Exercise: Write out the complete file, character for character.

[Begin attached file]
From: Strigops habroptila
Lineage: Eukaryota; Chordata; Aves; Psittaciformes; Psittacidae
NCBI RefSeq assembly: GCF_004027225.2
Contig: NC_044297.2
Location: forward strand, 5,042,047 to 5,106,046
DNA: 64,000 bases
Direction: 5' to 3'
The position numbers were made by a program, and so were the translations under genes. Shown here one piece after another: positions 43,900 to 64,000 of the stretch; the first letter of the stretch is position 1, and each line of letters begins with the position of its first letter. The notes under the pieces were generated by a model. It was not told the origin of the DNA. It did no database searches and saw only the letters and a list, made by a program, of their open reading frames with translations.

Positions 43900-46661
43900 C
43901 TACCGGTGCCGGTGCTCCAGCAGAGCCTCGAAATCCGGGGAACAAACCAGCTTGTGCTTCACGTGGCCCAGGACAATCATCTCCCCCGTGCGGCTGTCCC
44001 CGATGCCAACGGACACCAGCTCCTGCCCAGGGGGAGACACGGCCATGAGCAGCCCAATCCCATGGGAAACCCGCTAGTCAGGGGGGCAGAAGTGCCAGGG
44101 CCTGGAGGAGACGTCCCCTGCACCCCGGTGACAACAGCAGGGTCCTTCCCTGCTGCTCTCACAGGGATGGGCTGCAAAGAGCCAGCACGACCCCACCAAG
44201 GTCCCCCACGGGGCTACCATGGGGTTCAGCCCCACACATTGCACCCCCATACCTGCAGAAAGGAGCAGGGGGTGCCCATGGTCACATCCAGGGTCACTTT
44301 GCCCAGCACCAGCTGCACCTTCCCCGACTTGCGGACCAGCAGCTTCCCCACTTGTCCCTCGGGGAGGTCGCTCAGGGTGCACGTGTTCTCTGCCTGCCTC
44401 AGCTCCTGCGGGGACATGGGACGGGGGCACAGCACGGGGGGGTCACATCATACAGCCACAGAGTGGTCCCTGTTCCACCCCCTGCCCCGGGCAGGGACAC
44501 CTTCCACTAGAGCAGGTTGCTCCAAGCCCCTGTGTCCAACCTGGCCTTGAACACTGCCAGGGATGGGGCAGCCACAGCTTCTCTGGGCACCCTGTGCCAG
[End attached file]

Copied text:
From: Strigops habroptila
Lineage: Eukaryota; Chordata; Aves; Psittaciformes; Psittacidae
NCBI RefSeq assembly: GCF_004027225.2
Contig: NC_044297.2
Location: forward strand, 5,042,047 to 5,106,046
DNA: 64,000 bases
Direction: 5' to 3'
The position numbers were made by a program, and so were the translations under genes. Shown here one piece after another: positions 43,900 to 64,000 of the stretch; the first letter of the stretch is position 1, and each line of letters begins with the position of its first letter. The notes under the pieces were generated by a model. It was not told the origin of the DNA. It did no database searches and saw only the letters and a list, made by a program, of their open reading frames with translations.

Positions 43900-46661
43900 C
43901 TACCGGTGCCGGTGCTCCAGCAGAGCCTCGAAATCCGGGGAACAAACCAGCTTGTGCTTCACGTGGCCCAGGACAATCATCTCCCCCGTGCGGCTGTCCC
44001 CGATGCCAACGGACACCAGCTCCTGCCCAGGGGGAGACACGGCCATGAGCAGCCCAATCCCATGGGAAACCCGCTAGTCAGGGGGGCAGAAGTGCCAGGG
44101 CCTGGAGGAGACGTCCCCTGCACCCCGGTGACAACAGCAGGGTCCTTCCCTGCTGCTCTCACAGGGATGGGCTGCAAAGAGCCAGCACGACCCCACCAAG
44201 GTCCCCCACGGGGCTACCATGGGGTTCAGCCCCACACATTGCACCCCCATACCTGCAGAAAGGAGCAGGGGGTGCCCATGGTCACATCCAGGGTCACTTT
44301 GCCCAGCACCAGCTGCACCTTCCCCGACTTGCGGACCAGCAGCTTCCCCACTTGTCCCTCGGGGAGGTCGCTCAGGGTGCACGTGTTCTCTGCCTGCCTC
44401 AGCTCCTGCGGGGACATGGGACGGGGGCACAGCACGGGGGGGTCACATCATACAGCCACAGAGTGGTCCCTGTTCCACCCCCTGCCCCGGGCAGGGACAC
44501 CTTCCACTAGAGCAGGTTGCTCCAAGCCCCTGTGTCCAACCTGGCCTTGAACACTGCCAGGGATGGGGCAGCCACAGCTTCTCTGGGCACCCTGTGCCAG